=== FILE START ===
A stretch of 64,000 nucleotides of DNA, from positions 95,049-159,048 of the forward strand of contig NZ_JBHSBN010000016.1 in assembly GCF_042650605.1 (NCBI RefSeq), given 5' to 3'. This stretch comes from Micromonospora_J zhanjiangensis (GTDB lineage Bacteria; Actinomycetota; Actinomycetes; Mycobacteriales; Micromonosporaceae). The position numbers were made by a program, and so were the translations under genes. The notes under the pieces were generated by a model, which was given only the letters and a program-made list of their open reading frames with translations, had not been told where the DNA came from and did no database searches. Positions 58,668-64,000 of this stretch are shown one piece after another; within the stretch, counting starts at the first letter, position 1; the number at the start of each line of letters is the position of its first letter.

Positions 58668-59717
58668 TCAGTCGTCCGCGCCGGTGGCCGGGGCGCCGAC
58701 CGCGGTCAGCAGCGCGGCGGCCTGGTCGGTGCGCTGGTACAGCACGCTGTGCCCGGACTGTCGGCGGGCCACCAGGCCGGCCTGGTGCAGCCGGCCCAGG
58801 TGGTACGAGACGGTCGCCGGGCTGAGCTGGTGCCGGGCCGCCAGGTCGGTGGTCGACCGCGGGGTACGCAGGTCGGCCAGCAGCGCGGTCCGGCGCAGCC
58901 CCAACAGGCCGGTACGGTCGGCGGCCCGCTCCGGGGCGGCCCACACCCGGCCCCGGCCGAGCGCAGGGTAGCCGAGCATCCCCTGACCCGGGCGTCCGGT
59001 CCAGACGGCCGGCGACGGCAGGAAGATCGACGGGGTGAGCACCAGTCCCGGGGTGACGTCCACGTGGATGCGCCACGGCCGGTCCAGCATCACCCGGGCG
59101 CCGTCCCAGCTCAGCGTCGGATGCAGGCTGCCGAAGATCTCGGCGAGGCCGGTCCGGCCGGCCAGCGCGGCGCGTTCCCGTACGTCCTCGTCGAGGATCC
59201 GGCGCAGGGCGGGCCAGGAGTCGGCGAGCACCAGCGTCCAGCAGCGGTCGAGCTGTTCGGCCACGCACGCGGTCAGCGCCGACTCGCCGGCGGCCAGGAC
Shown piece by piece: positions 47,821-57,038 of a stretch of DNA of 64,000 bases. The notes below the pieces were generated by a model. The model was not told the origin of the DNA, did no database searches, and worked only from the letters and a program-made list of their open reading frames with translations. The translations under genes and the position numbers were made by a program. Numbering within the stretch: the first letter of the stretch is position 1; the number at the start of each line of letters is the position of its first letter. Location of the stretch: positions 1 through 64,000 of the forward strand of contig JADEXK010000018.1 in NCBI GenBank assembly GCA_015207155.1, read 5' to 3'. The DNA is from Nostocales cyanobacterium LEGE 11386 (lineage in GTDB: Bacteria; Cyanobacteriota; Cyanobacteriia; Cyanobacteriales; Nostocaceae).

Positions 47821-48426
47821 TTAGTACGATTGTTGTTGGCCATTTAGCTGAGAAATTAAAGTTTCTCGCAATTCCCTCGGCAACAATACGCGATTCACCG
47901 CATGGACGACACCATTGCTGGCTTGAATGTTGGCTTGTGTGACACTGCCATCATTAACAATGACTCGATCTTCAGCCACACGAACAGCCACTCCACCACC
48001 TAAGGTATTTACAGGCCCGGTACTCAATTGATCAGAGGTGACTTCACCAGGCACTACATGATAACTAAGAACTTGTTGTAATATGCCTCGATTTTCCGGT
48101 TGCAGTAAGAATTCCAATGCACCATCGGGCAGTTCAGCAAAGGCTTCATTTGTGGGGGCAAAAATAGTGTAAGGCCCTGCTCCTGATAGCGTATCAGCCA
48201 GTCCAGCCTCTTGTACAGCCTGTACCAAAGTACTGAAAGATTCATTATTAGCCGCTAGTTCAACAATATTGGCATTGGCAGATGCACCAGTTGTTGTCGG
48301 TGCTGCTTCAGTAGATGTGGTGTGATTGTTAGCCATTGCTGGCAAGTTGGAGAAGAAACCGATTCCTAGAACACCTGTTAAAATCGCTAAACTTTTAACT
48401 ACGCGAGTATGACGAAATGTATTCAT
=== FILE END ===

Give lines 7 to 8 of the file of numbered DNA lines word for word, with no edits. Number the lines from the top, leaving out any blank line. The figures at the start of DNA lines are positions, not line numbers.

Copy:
59001 CCAGACGGCCGGCGACGGCAGGAAGATCGACGGGGTGAGCACCAGTCCCGGGGTGACGTCCACGTGGATGCGCCACGGCCGGTCCAGCATCACCCGGGCG
59101 CCGTCCCAGCTCAGCGTCGGATGCAGGCTGCCGAAGATCTCGGCGAGGCCGGTCCGGCCGGCCAGCGCGGCGCGTTCCCGTACGTCCTCGTCGAGGATCC